On May 18, 1850, English self-taught electrical engineer, mathematician, and physicist Oliver Heaviside was born. Heaviside adapted complex numbers to the study of electrical circuits, invented mathematical techniques for the solution of differential equations, reformulated Maxwell’s field equations in terms of electric and magnetic forces and energy flux, and independently co-formulated vector analysis.
Oliver Heaviside suffered from scarlet fever as a child and had to deal with a hearing impairment since then. He left school at the age of 16, but continued to learn Morse code, and studied electricity. Heaviside’s uncle by marriage was Sir Charles Wheatstone, an expert in telegraphy and electromagnetism, and supporter of Heaviside’s further career. In 1867, he was sent to work with his older brother Arthur, who was managing one of Wheatstone’s telegraph companies in Newcastle-upon-Tyne.
At the Danish Great Northern Telegraph Company, Oliver Heaviside took a job as a telegraph operator and later became an electrician. Next to his work, Heaviside also kept studying and published an article in the prestigious Philosophical Magazine on ‘The Best Arrangement of Wheatstone’s Bridge for measuring a Given Resistance with a Given Galvanometer and Battery’. Further, Heaviside was able to show mathematically that uniformly distributed inductance in a telegraph line would diminish both attenuation and distortion. He further showed that if the inductance were great enough and the insulation resistance not too high, the circuit would be distortionless while currents of all frequencies would have equal speeds of propagation.
In 1880, Heaviside patented the coaxial cable in England and in 1884, he recast Maxwell’s mathematical analysis from its original cumbersome form to its modern vector terminology. Heaviside reduced twelve of the original twenty equations in twenty unknowns down to the four differential equations in two unknowns we now know as Maxwell’s equations. The four re-formulated Maxwell’s equations describe the nature of electric charges, magnetic fields, and the relationship between the two, namely electromagnetic fields. In 1887, Oliver Heaviside collaborated on a paper titled “The Bridge System of Telephony” with his brother Arthur. However, Arthur’s superior William Henry Preece of the Post Office blocked the paper. It is believed that this development further fueled the long term animosity between Preece and Heaviside.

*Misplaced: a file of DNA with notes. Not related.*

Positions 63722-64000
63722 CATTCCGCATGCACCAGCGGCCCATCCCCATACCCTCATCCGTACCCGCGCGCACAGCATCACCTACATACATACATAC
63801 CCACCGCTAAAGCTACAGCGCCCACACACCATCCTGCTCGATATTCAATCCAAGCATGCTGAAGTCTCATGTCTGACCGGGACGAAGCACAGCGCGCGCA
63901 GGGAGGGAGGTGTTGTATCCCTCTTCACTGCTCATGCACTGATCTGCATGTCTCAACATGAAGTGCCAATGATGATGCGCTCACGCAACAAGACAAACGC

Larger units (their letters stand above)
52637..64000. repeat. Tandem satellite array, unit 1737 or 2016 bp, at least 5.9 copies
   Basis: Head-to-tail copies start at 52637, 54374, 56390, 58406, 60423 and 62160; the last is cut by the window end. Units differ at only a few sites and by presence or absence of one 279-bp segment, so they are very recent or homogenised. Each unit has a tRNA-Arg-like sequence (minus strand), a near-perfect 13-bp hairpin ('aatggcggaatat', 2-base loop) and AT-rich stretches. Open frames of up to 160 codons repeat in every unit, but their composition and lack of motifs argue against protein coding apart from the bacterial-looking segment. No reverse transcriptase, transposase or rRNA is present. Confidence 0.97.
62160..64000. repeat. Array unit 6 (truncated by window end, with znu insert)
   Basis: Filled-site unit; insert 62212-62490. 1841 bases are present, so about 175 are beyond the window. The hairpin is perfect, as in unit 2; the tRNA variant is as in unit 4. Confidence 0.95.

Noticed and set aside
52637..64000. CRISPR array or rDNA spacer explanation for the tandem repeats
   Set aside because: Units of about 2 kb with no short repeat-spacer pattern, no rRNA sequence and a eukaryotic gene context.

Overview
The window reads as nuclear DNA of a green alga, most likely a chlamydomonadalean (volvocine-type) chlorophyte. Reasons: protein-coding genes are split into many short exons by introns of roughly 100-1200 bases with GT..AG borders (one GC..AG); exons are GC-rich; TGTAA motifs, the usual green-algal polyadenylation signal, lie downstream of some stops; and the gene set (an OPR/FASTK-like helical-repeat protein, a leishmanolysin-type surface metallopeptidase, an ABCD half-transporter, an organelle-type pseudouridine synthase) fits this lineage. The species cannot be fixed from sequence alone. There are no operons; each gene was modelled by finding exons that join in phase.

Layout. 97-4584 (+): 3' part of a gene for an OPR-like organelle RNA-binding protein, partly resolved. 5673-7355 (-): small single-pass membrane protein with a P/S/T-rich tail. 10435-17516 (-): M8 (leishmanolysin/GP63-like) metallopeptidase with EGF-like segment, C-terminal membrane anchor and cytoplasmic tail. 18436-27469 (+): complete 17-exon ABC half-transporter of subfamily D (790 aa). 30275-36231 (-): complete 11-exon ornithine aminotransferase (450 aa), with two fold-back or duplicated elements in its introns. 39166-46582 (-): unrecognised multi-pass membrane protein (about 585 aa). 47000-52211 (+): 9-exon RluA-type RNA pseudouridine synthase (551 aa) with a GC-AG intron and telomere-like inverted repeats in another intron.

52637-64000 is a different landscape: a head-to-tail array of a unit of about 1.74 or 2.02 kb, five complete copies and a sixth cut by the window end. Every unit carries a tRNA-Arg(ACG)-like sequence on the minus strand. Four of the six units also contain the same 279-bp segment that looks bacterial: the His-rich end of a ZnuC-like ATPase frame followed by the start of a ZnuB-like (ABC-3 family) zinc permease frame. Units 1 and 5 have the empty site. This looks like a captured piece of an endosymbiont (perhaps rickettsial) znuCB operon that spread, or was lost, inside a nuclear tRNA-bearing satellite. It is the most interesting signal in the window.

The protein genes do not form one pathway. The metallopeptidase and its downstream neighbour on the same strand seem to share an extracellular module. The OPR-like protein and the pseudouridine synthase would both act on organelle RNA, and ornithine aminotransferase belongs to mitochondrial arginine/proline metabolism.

During the late 1880s, Heaviside became enthusiastic for electromagnetic radiation. He managed to calculate the deformations of electric and magnetic fields surrounding a moving charge, as well as the effects of it entering a denser medium. This achievement also included a prediction of what is now known as Cherenkov radiation, and inspired his friend George FitzGerald to suggest what now is known as the Lorentz–FitzGerald contraction. Heaviside proposed (what is now known as) the Kennelly–Heaviside layer of the ionosphere in 1902, which included means by which radio signals are transmitted around the Earth’s curvature.
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